pearl of great price, the one field that had
treasure in it. I realise now
that I must give all that I have
to possess it. Life is not hurrying

on to a receding future, nor hankering after
an imagined past. It is the turning
aside like Moses to the miracle
of the lit bush, to a brightness
that seemed as transitory as your youth
once, but is the eternity that awaits you.

A very early reminder that we’ll be discussing the poetry of R.S. Thomas on Thursday, September 24. The session will be led by Susan Koppersmith, but please bring your own favourite Thomas poem, and post it ahead of time on the blog via the “Comments” link or the “Contact Us” page.

More links of interest about R.S. Thomas:
The enduring wisdom of a strange Welsh bard
Uncollected Poems: By R.S. Thomas Edited by Jason Walford Davies and Tony Brown
Best Famous R S Thomas Poems
R.S. Thomas: Poet of the Cross

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A final reminder that we will be reading and discussing our own favourite poems this Thursday, July 23.

favourite_poemsSee the SCHEDULE PAGE for featured poems.

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What is poetry? Three masters look for answers

What-is-poetryBeekeeping, Belfast and Buddhism: books of lectures by Harry Clifton, Paula Meehan and Michael Longley cast the net wide.

The Ireland Chair of Poetry is a solemn, formal, academic institution. The poets who hold it, however, tend to be anything but. Gather the three most recent Ireland Professors of Poetry around a table for a conversation – the incumbent, Paula Meehan; her predecessor, Harry Clifton; and the 2007-2010 chair holder, Michael Longley – and you’ll find yourself dancing across an anarchic range of topics punctuated by recitations, jokes, snatches of song, back-and-forth banter and moments of sudden, striking profundity.

The occasion for this gathering at the Royal Irish Academy in Dublin is the publication of the first book in a new series called The Poet’s Chair. The slim hardback, One Wide Expanse, has been beautifully produced by UCD Press and contains Longley’s three formal lectures. It will be followed, later this year and early in 2016, by those of Clifton and Meehan.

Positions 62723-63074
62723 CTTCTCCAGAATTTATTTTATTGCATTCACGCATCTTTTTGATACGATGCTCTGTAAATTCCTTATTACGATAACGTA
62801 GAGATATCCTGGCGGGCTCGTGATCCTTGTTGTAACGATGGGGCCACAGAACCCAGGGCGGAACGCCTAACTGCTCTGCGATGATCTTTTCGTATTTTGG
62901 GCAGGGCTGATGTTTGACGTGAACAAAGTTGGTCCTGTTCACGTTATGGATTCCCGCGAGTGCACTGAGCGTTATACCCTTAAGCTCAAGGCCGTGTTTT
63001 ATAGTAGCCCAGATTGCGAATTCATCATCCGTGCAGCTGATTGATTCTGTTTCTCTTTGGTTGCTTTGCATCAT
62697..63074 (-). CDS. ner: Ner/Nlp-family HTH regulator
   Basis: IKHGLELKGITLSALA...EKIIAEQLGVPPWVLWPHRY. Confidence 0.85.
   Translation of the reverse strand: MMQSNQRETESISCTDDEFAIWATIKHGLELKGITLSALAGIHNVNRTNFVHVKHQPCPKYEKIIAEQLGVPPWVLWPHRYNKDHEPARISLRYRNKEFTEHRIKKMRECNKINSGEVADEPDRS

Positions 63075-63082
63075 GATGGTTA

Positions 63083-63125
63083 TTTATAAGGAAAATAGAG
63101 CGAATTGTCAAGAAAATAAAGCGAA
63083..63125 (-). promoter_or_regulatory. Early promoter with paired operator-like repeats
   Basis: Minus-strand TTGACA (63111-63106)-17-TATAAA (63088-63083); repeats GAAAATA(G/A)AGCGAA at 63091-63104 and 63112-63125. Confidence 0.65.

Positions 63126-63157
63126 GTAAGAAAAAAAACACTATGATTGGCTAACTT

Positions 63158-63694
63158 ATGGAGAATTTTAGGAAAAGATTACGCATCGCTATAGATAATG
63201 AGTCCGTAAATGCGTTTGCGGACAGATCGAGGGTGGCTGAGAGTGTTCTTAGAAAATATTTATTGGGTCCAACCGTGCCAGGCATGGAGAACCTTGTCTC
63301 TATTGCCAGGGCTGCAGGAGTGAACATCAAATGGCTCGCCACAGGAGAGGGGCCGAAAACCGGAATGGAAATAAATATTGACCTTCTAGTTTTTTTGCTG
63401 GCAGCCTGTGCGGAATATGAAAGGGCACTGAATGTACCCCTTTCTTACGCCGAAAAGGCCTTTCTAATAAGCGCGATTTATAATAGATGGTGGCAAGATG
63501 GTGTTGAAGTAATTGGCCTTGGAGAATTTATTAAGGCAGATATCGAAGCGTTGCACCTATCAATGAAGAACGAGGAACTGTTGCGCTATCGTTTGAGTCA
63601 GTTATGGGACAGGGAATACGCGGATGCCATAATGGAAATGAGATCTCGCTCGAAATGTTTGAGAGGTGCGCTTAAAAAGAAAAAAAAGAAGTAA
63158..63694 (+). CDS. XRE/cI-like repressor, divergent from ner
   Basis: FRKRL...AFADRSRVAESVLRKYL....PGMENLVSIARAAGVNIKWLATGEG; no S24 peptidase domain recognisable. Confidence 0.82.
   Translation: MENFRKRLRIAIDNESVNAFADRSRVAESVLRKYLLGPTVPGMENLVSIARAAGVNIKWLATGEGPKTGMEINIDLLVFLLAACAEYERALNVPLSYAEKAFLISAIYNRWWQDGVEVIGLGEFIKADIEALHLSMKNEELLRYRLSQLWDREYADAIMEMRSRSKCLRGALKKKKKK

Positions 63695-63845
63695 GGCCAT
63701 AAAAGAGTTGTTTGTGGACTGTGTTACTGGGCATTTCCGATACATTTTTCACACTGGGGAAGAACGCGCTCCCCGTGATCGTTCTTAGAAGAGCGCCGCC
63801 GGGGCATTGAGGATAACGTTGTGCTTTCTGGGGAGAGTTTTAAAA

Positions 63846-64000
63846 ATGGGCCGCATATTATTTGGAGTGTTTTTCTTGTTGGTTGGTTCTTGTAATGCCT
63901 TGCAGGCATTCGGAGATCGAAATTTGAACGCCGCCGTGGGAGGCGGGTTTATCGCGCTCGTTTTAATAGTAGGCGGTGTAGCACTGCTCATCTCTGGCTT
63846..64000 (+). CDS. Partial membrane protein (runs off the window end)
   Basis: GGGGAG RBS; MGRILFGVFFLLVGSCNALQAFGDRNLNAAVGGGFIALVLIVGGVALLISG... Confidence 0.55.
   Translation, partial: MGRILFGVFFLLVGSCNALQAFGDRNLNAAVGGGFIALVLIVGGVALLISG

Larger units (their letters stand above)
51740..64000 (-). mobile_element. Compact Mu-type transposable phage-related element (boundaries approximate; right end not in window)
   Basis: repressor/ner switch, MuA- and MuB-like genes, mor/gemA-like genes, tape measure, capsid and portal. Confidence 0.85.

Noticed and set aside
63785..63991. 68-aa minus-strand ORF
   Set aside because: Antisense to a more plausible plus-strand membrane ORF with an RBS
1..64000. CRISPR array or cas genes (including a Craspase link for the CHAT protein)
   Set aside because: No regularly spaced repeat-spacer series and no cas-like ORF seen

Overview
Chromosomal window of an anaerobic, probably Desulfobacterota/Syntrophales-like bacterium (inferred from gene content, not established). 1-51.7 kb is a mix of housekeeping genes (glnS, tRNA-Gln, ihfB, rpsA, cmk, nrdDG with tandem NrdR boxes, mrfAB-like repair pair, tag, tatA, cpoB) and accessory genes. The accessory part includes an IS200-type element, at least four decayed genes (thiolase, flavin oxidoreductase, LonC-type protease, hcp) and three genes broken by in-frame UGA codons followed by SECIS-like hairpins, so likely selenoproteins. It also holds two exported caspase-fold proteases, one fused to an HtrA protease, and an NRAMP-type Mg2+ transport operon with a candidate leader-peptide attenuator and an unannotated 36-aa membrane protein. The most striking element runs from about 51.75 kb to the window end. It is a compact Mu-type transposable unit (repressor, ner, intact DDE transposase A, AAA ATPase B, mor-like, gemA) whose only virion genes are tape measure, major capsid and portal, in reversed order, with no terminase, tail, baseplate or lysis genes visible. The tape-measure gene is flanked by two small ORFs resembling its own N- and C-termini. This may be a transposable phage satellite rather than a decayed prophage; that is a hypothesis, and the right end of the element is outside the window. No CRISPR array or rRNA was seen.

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Lawrence Ferlinghetti: ‘Most of the poets were on something, but somebody had to mind the shop’

City_Lights_BookstoreThe publisher of the Beats talks about Ginsberg the showman, the Albert hall ‘happening’ and how one of his own poets emptied the City Lights till.

Breast the brow of Stockton Street in North Beach, San Francisco, and the bay opens up before you, framed by the cream-white clapboard buildings that predominate in this old Italian neighbourhood. The island of Alcatraz prison is visible just across the water. Turn right and in a few hundred yards, on a corner, is an unprepossessing three-storey house. Press the middle bell and be prepared to wait. The occupant is old: 96. A slow footfall, and there he stands, still erect and tall: Lawrence Ferlinghetti, publisher to the Beats, poet laureate to his home town.

He directs me upstairs to the kitchen of his second floor apartment, past a scrappy unframed poster of Vladimir Mayakovsky taped roughly to the wall. “It’s a real Italian building,” he says. “The kitchen is the entire width of the house.” Ferlinghetti has lived here, on his own, for more than 30 years. I’m here to talk to him about a confluence of significant events: the 60th anniversary of the company he founded, City Lights, publishers of a celebrated poetry list that includes Allen Ginsberg’s “Howl” and an extensive range of titles in radical politics and offbeat fiction; the appearance later this year of a collection of his correspondence with Ginsberg, and a compilation of his own travel writings; and another anniversary, that of the International Poetry Incarnation, held in the Albert Hall in London 50 years ago this summer. There, followed by Beat poets Ginsberg and Gregory Corso, he read to an audience of 7,000 at an event billed as Britain’s first “happening”.